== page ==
Jan. 8 (Bloomberg) -- Euribor, the base rate for trillions of euros of lending, may face an exodus of contributors after Rabobank Groep’s departure, according to the banking lobby that administers the scandal-hit benchmark.
“If some other very important banks witness Rabobank deciding to leave, they might do the same,” Cedric Quemener, director of Brussels-based Euribor-EBF, which is tied to the European Banking Federation, said in an interview. Rabobank “is a very credible institution” and Euribor “could lose some credibility,” he said.
Rabobank, the biggest Dutch savings bank, withdrew from the panel that sets the euro interbank offered rate on Jan. 3 because of changes in money markets that led to a drop-off in lending between banks and made the benchmark tougher to calculate. Austria’s Raiffeisen Bank International AG also told Bloomberg today it’s “evaluating its role” in Euribor.
Membership of the now 40-strong Euribor panel has become potentially expensive with the possibility of litigation, fines and criminal penalties for fiddling the rate and the cost of implementing future rules. Utrecht-based Rabobank is the only Dutch lender probed in the global investigations into alleged manipulation of Libor, the benchmark for about $300 trillion of securities around the world.
“There’s an increasing regulatory burden attached to being part of the benchmark in compliance costs and monitoring,” said Roger Francis, an analyst at Mizuho International Plc in London. “There’s also a legal liability if you get it wrong so the cost-benefit analysis doesn’t stack up very attractively.”
Euribor is derived from a daily survey of interbank lending rates conducted for Euribor-EBF by Thomson Reuters Corp. Three-month Euribor, which tracks bank-loan rates over that maturity, was set at 0.192 percent today, little changed from yesterday and down from 1.276 percent a year ago.
Global authorities are investigating whether more than a dozen banks altered submissions to benchmarks to profit from bets on derivatives or make their finances appear healthier.
UBS AG, Switzerland’s biggest bank, must pay $1.5 billion to U.S., U.K. and Swiss regulators for trying to rig global interest rates. The sum is triple the penalties levied against Barclays Plc, which agreed to pay 290 million pounds ($466 million) in June to resolve the U.S. and U.K.’s Libor and Euribor regulatory probes.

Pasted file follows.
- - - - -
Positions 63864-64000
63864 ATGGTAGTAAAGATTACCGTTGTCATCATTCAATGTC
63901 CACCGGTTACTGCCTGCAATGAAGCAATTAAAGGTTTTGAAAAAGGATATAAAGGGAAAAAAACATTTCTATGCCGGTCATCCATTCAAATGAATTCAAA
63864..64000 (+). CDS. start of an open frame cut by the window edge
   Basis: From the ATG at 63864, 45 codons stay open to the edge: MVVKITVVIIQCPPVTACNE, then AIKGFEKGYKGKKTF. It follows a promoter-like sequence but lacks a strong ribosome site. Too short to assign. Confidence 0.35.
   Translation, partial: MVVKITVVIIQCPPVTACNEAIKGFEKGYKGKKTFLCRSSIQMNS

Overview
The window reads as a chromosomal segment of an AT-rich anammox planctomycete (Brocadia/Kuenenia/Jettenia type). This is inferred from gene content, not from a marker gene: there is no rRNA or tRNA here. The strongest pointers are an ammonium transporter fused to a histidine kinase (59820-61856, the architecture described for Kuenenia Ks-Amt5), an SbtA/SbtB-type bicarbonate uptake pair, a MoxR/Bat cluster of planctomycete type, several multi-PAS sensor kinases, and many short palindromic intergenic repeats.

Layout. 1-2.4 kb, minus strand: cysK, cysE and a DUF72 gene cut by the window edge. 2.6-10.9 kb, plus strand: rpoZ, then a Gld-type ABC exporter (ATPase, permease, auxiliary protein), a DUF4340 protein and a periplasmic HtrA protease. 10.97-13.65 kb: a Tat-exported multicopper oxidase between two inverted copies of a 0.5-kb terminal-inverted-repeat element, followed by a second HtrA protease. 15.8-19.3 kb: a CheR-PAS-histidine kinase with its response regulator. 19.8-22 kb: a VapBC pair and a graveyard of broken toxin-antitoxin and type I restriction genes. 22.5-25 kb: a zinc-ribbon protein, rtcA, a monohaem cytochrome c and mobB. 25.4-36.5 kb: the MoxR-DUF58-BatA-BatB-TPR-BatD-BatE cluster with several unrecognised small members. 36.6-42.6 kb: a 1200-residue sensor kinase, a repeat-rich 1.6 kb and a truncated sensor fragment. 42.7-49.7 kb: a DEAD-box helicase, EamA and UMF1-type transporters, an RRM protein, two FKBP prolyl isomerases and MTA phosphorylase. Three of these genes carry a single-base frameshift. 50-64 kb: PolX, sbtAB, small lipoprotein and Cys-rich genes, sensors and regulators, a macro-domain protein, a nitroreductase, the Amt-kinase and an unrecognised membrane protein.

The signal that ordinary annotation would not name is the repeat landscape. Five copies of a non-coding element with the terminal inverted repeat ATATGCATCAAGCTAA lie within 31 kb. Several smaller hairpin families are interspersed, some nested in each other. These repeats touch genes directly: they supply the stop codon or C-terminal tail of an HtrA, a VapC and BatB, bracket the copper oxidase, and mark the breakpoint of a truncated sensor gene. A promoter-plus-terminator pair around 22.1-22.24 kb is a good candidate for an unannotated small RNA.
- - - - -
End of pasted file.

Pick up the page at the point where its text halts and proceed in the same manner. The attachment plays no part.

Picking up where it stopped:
Rabobank’s departure from the panel that sets the benchmark for euro loans followed the exit of Bayerische Landesbank, Germany’s second-biggest state-owned lender, which said it withdrew on Jan. 1 for “business-strategic reasons.” Citigroup Inc. and DekaBank Deutsche Girozentrale left the group of euro rate-setters last year.
Rabobank withdrew from the panels that calculate Libor in yen, Canadian dollars, Swiss francs, Danish krone and Swedish krona in June. The Dutch lender continues to contribute to Libor in dollars, euros and pounds.
“I do sincerely hope this chapter can be closed next year,” Rabobank Chief Executive Officer Piet Moerland told Bloomberg News when questioned about the investigation.
The European Commission sought views last year on how to overhaul the governance and setting of Euribor, Libor and other market benchmarks in the wake of the scandal that has engulfed interbank lending rates.
The Commission, the executive arm of the 27-nation European Union, will come forward with draft legislation later this year, said Stefaan De Rynck, a spokesman for Michel Barnier, the EU’s financial services chief.
“In the future, the Commission may make it mandatory for very large banks to participate in this kind of benchmark,” Euribor-EBF’s Quemener said. Even with Rabobank’s exit from Euribor, “there’s no impact on the final fixing, or on its robustness.”
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